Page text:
The State Bank blames the strain on fiscal resources to high debt servicing, as well as imports of food including wheat, sugar and vegetables. High import of cotton to sustain Pakistan’s textile industry has also eaten away at forex reserves. Earlier, pressure from traders had led to Pakistan agreeing to import all of these from India, but the move failed due to political pressure. The former FBR chairman Syed Shabbar Zaidi categorically stated that debt figures are at levels that Pakistan can never pay. In an extensive thread on Twitter, he argued that ‘bankruptcy’ is a condition when loans cannot be paid from foreseeable earnings. That is a logical position that can hardly be argued with. But for the argumentative, there is ample evidence of Pakistan’s sinking credit-worthiness apparent in terms of the Saudi loan. The new loan charges a higher rate of interest, where Pakistan will pay $120 million interest on the loan – up by $24 million relative to the 2018 similar facility. Other clauses are even harsher. The loan will have to be returned within 72 hours of a written request by Saudi Arabia at any time. Any delay in interest payment or servicing public debts would be deemed as default on the agreement, as would a withdrawal from the International Monetary Fund (IMF).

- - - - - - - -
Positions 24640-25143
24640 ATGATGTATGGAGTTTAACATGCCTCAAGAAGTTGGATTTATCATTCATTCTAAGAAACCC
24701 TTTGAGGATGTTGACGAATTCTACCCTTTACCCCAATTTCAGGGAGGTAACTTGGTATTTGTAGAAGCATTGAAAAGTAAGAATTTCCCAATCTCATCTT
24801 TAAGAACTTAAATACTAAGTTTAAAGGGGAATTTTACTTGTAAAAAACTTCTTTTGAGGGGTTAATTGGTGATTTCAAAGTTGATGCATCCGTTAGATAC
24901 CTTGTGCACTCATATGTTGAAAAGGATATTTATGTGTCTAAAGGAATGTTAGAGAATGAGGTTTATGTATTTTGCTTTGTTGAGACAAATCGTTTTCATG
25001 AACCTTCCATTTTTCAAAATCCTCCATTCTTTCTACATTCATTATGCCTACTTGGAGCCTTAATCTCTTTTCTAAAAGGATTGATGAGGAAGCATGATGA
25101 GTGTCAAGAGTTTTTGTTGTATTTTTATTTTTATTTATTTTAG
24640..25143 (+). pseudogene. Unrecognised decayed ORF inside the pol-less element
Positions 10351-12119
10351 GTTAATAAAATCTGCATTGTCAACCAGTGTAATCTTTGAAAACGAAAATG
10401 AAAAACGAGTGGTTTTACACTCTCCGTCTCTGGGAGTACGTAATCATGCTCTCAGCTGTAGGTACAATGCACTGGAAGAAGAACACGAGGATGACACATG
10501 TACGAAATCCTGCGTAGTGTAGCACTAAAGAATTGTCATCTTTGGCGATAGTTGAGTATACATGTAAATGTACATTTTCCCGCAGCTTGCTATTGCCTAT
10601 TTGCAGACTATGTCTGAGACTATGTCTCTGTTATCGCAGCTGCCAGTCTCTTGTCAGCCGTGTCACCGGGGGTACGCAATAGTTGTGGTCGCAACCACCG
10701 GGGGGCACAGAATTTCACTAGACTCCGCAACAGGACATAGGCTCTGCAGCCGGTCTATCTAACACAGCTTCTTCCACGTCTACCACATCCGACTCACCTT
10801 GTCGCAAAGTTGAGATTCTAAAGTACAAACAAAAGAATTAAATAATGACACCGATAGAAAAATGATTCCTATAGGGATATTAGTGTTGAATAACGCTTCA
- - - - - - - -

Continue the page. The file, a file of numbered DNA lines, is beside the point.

Meanwhile, Pakistan is reported to have paid China PKR 26 billion in interest for a $4.5 billion loan facility originally intended to promote trade, but diverted to repay the Saudis, among others. To pay China, Pakistan turns to the IMF to bail it out of loans that are three times more than what is borrowed. In other words, a classic debt trap of its own making, only getting worse over the years as Islamabad skips nimbly from one loan to the next. It’s beyond bankruptcy. It’s a state of collapse.
The mystery of rising remittances